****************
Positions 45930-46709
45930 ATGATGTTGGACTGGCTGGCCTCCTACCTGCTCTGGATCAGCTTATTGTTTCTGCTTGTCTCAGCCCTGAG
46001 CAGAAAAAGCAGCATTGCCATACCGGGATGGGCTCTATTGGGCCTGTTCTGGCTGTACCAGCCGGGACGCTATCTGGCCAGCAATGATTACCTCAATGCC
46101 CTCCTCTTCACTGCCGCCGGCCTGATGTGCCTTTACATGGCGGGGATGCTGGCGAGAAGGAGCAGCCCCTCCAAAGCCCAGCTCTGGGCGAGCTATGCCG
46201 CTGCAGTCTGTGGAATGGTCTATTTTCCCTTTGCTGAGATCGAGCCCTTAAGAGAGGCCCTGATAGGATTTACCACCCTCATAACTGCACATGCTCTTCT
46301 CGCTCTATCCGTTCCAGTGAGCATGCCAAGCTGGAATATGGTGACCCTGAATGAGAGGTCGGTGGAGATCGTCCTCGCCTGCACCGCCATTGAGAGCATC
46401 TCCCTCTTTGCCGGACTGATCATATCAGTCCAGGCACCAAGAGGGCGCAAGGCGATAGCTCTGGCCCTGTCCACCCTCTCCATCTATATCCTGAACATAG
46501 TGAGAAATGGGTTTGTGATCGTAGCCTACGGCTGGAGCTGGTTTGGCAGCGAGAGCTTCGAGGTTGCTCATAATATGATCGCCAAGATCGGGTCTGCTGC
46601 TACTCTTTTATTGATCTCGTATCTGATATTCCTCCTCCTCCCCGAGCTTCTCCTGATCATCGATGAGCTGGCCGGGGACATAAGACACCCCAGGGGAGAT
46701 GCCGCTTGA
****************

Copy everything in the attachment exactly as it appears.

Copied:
Positions 45930-46709
45930 ATGATGTTGGACTGGCTGGCCTCCTACCTGCTCTGGATCAGCTTATTGTTTCTGCTTGTCTCAGCCCTGAG
46001 CAGAAAAAGCAGCATTGCCATACCGGGATGGGCTCTATTGGGCCTGTTCTGGCTGTACCAGCCGGGACGCTATCTGGCCAGCAATGATTACCTCAATGCC
46101 CTCCTCTTCACTGCCGCCGGCCTGATGTGCCTTTACATGGCGGGGATGCTGGCGAGAAGGAGCAGCCCCTCCAAAGCCCAGCTCTGGGCGAGCTATGCCG
46201 CTGCAGTCTGTGGAATGGTCTATTTTCCCTTTGCTGAGATCGAGCCCTTAAGAGAGGCCCTGATAGGATTTACCACCCTCATAACTGCACATGCTCTTCT
46301 CGCTCTATCCGTTCCAGTGAGCATGCCAAGCTGGAATATGGTGACCCTGAATGAGAGGTCGGTGGAGATCGTCCTCGCCTGCACCGCCATTGAGAGCATC
46401 TCCCTCTTTGCCGGACTGATCATATCAGTCCAGGCACCAAGAGGGCGCAAGGCGATAGCTCTGGCCCTGTCCACCCTCTCCATCTATATCCTGAACATAG
46501 TGAGAAATGGGTTTGTGATCGTAGCCTACGGCTGGAGCTGGTTTGGCAGCGAGAGCTTCGAGGTTGCTCATAATATGATCGCCAAGATCGGGTCTGCTGC
46601 TACTCTTTTATTGATCTCGTATCTGATATTCCTCCTCCTCCCCGAGCTTCTCCTGATCATCGATGAGCTGGCCGGGGACATAAGACACCCCAGGGGAGAT
46701 GCCGCTTGA